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SEC adopts new rules for protecting investors in SPACs, shell companies

On Behalf of | Feb 1, 2024 | Securities and Compliance

New rules designed to protect investors in initial public offerings by special purpose acquisition companies (SPACs) have been adopted by the Securities and Exchange Commission.

In a news release, the SEC said it approved the rules in order to tighten disclosure requirements in these IPOs and in subsequent business combination transactions between SPACs and target companies (de-SPAC transactions).

SPACs, sometimes called “blank check companies”, are publicly traded corporations formed to search for a private company to merge with and raise money from investors through an initial public offering, giving the targeted company a shorter process for being listed than a traditional IPO.

The SEC said the complexity of these transactions prompted the new rules as a way to enhance investor protection in SPAC IPOs and de-SPAC transactions, particularly with respect to adequate disclosure and the responsible use of projections.

“Just because a company uses an alternative method to go public does not mean that its investors are any less deserving of time-tested investor protections,” said SEC Chair Gary Gensler. “Today’s adoption will help ensure that the rules for SPACs are substantially aligned with those of traditional IPOs, enhancing investor protection through three areas: disclosure, use of projections, and issuer obligations. Taken together, these steps will help protect investors by addressing information asymmetries, misleading information, and conflicts of interest in SPAC and de-SPAC transactions.”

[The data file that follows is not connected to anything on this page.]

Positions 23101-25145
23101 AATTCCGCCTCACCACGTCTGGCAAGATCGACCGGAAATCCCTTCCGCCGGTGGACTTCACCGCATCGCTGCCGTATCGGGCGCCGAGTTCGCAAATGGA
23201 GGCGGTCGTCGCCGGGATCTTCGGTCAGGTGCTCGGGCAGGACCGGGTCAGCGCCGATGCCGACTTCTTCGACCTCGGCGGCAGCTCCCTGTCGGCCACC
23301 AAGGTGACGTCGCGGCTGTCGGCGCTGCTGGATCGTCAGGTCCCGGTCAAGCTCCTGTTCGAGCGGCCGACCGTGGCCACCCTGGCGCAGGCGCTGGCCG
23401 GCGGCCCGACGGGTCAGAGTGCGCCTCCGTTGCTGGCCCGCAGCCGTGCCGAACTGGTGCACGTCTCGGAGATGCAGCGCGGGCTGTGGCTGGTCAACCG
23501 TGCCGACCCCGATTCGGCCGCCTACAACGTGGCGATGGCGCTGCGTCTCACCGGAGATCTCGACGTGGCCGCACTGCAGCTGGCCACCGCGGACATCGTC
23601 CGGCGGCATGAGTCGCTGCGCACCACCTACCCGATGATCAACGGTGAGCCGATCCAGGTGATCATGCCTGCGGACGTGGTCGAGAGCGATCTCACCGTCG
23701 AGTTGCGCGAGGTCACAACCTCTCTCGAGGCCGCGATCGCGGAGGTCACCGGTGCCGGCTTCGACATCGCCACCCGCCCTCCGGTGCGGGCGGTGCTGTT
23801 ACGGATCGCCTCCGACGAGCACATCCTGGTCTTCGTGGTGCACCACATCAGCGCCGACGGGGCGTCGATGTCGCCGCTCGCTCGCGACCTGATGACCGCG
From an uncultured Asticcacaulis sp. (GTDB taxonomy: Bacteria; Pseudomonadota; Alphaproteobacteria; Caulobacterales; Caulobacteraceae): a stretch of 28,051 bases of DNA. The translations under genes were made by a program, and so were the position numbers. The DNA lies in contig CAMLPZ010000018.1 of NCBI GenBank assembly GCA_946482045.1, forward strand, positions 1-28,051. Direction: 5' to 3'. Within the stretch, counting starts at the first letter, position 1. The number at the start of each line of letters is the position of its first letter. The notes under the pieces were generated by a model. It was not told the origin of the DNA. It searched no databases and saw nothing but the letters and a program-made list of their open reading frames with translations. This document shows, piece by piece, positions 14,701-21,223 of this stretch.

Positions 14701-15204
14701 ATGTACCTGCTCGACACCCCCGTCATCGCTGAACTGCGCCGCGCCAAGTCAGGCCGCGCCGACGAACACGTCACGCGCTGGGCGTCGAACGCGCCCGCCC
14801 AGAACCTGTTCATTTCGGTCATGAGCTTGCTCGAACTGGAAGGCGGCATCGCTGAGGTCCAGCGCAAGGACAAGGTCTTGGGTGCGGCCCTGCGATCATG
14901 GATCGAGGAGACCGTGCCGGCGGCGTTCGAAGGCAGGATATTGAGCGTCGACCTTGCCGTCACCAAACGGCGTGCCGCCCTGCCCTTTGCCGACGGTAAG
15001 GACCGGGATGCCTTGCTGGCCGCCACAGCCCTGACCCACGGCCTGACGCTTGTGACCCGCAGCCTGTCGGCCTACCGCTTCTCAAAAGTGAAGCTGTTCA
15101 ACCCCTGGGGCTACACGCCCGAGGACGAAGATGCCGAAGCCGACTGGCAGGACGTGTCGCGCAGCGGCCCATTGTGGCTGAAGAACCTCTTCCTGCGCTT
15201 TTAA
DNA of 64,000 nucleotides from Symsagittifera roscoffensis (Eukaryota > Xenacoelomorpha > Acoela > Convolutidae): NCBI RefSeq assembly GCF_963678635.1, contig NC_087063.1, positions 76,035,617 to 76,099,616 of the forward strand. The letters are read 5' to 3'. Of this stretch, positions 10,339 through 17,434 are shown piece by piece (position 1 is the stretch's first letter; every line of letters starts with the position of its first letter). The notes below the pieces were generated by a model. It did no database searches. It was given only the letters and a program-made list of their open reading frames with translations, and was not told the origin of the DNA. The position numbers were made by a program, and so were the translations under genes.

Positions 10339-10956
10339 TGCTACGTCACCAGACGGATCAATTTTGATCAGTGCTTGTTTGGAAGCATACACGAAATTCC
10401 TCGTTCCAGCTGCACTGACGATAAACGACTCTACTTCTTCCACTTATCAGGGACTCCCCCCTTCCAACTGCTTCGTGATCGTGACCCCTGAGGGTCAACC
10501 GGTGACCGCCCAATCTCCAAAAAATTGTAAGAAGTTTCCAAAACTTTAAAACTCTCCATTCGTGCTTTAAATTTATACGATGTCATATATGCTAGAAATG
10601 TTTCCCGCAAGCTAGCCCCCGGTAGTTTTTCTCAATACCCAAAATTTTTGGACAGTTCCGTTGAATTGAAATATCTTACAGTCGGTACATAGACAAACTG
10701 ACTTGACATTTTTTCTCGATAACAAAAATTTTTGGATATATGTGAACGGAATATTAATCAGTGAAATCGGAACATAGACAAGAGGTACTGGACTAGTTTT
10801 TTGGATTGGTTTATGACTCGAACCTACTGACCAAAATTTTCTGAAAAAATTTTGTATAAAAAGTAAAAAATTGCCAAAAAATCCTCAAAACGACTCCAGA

Gensler had previously asked the SEC staff to recommend how investors can be better informed about fees, projections, and conflicts during all stages of SPACs, and how they can receive those disclosures when they are deciding whether to invest.

The newly adopted regulations will require enhanced disclosures about conflicts of interest, SPAC sponsor compensation, dilution, and other information that is important to investors in SPAC IPOs and de-SPAC transactions.  Companies will have to give investors additional information about the target company so they can make informed decisions about de-SPAC transactions.

In addition, the rules will more closely align disclosure and legal liabilities for de-SPACS with those of traditional IPOs.  There will also be disclosure requirements for de-SPAC transactions related to projections, including disclosure of all material bases of the projections and all material assumptions underlying the projections. Guidance on the use of projections will be updated and expanded in all SEC filings.

The rules will become effective 125 days after publication in the Federal Register.

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